Let’s talk about death, that is unassisted suicide.
The meta-analysis below, not surprisingly, shows that if you have MS your chances of suicide are about twice the background rate. The risk is particularly high at diagnosis compared to symptom onset. I suspect this latter is an artificial finding; if you commit suicide before you are diagnosed with MS the code ‘multiple sclerosis’ is unlikely to be recorded alongside suicide as a cause of death. Despite this, it is clear that suicide is a not such an uncommon cause of jumping from EDSS 2.0 or 3.0, at diagnosis, to EDSS 10 or death.
In my career as an MSologist, I have had two patients commit suicide. Both made me question whether or not we could have done something to prevent their deaths. In both cases, the answer was yes; I could have done much more to manage their associated depression and social isolation. HCPs working in MS need to skilled in recognising depression and suicide risk. One of the reasons why we are running our #ThinkSocial campaign is to address these issues and the social determinants of outcomes in MSers.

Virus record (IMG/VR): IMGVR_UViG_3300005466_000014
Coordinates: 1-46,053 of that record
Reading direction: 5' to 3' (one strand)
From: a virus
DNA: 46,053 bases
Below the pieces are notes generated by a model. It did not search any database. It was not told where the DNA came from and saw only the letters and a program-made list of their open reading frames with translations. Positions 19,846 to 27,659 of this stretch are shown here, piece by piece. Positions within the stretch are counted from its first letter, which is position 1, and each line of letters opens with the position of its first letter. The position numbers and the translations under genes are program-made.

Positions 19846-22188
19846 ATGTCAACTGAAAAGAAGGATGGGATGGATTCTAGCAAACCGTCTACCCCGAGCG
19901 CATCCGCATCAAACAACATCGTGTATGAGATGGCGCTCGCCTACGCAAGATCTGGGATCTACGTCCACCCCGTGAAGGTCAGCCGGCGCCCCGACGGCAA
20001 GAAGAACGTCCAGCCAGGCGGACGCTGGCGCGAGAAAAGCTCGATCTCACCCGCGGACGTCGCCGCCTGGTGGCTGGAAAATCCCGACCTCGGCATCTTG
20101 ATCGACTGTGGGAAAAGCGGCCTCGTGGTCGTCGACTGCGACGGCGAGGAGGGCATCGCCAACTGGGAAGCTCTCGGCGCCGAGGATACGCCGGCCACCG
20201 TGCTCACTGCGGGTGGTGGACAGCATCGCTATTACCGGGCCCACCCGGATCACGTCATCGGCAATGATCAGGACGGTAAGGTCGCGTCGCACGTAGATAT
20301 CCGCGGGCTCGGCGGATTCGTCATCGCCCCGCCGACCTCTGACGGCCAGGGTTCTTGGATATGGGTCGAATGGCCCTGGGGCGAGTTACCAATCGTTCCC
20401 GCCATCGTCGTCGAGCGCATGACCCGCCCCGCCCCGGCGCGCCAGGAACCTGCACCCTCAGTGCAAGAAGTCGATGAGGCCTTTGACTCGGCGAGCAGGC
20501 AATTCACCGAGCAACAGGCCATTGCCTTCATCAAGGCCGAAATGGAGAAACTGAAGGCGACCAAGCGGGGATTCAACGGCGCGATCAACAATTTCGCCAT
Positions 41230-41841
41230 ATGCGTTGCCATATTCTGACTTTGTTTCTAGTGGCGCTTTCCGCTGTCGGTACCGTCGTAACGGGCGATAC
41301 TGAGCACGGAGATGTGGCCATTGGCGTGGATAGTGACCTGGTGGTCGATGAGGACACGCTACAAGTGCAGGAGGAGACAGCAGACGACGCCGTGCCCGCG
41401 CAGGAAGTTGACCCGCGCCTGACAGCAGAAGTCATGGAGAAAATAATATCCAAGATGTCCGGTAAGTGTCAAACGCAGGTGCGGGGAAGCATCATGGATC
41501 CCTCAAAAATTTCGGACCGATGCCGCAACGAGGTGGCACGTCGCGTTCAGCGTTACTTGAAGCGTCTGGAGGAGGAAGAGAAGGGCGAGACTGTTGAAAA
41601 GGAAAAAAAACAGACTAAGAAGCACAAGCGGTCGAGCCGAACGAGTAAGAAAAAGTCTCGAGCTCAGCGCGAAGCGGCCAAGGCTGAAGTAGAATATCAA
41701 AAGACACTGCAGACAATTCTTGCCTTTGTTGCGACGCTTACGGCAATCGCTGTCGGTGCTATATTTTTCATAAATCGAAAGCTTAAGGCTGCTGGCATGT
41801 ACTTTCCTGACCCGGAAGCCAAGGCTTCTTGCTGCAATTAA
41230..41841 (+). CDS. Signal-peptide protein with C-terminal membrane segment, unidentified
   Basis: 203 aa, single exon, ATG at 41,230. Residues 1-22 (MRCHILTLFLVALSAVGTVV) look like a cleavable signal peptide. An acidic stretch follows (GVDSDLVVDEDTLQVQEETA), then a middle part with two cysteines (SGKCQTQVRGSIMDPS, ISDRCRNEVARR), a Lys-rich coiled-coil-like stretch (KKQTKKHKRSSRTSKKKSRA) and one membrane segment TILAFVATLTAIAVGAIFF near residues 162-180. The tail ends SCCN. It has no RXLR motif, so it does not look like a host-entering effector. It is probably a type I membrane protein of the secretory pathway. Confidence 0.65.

It is understandable why MSers resort to suicide. MS is a devastating diagnosis with major consequences for individuals. As it is a brain disease it affects your personality and hence interpersonal relationships. MSers are often anxious and depressed. It has a major impact on your life trajectory. Most MSers given sufficient time will become disabled and unemployed. The loss of income results in downward social drift, often causing poverty and in some cases severe social isolation. It is not surprising that some MSers turn to suicide as a way out.